I served it with a fresh vanilla whipped cream (as pictured below), which was a nice accompaniment to the unfrosted cake.

This recipe is a keeper.  Thanks Mr. Lanlard!


For Christmas I received a voucher for Amazon and have decided to indulge in some cookbooks.  After trawling through the many baking books out there, I came across one called Home Bake by Eric Lanlard.  He’s a master patissier who has studied under the Roux brothers, so he instantly had credibility in my eyes.  I have found there are a lot of posers out there when it comes to baking and cooking.  The book arrived on Thursday, giving me enough time to browse through and choose a project for the weekend. When I received it, I was a bit put off by the endorsement by Elizabeth Hurley on the cover, does she even eat cake?  But after reading the recipes, I was confident with my selection of baking book.

Since it was my father in law’s birthday on Wednesday and we are going to see him tomorrow, I decided to bake a birthday cake.  Chocolate cake has always been a tricky one for.  So I set myself a challenge to re-create Eric Lanlard’s “Cake Boy” Chocolate Cake.  The recipe was super easy to follow and well, the proof is in the pudding, or the cake as we have here.  I won’t be able to taste it as the finished product until tomorrow, but if the batter is anything to go by, it’s going to be amazing.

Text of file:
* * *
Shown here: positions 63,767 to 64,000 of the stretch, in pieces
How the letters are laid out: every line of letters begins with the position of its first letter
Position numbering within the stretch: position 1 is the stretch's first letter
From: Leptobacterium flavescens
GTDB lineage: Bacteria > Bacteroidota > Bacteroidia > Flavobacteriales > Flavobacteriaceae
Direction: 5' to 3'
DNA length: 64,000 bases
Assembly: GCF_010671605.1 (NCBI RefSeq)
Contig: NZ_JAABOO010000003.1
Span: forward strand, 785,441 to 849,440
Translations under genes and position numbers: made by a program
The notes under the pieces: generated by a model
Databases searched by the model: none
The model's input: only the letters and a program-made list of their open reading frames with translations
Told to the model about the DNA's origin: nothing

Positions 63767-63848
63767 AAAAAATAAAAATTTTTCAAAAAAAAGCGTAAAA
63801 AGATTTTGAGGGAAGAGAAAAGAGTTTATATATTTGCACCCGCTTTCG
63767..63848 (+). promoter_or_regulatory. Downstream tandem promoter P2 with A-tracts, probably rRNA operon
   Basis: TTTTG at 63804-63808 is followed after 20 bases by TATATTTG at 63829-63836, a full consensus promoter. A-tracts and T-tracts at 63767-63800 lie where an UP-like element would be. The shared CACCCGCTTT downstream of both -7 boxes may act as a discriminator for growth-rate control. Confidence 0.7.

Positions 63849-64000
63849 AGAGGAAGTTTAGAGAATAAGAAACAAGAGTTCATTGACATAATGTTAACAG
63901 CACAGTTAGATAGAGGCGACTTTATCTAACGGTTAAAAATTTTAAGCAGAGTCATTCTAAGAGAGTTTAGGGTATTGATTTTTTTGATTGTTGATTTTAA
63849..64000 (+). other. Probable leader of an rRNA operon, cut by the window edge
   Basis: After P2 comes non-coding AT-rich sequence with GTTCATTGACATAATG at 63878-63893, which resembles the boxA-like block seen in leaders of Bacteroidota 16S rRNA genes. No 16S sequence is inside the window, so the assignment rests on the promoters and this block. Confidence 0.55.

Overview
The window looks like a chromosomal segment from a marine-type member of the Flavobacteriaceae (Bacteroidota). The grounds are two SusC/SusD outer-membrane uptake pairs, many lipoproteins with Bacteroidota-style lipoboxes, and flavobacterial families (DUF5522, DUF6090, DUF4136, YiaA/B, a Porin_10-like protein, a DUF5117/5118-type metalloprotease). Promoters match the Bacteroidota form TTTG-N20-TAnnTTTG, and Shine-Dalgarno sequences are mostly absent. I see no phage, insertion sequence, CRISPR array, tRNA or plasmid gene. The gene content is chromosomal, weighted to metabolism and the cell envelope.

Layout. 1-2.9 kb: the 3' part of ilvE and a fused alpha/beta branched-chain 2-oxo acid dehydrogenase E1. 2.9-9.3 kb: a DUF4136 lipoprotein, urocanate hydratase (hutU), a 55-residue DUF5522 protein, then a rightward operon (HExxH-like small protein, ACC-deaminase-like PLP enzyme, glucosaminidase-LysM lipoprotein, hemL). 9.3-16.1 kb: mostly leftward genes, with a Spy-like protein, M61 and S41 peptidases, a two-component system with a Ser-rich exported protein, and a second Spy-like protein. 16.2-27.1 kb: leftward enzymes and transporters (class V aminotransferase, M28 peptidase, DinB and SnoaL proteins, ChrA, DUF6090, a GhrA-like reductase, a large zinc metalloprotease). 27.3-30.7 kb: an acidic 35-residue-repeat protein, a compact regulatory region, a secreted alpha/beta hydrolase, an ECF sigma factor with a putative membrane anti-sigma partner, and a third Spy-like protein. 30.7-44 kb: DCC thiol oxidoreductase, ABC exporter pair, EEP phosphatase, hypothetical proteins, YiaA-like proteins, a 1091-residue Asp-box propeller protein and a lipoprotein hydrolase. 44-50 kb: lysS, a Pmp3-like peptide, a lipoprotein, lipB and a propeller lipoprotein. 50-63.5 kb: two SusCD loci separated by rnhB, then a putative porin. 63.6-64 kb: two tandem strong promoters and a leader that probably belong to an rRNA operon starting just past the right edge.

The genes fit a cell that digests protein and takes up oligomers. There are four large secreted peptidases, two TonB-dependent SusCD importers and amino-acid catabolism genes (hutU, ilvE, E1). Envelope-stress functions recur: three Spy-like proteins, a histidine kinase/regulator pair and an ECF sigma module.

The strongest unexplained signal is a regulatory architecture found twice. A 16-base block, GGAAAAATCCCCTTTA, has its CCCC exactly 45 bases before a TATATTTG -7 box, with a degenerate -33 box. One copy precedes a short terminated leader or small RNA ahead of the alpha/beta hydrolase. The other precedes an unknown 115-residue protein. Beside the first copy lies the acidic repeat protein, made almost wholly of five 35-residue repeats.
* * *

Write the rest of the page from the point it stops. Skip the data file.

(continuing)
With the price of bread increasing, to save money we decided to make our own baked goodness.  For the price of a 55 pence bag of bread flour, we were able to make 16 bagels.  Take that inflation!

Baking bread always leave me with a sense of satisfaction too.  Maybe it’s the process or just the fact that i love bagels.  It’s nice to know I have these to look forward to for my breakfast and lunches. We’re still perfecting our recipe, so watch this space…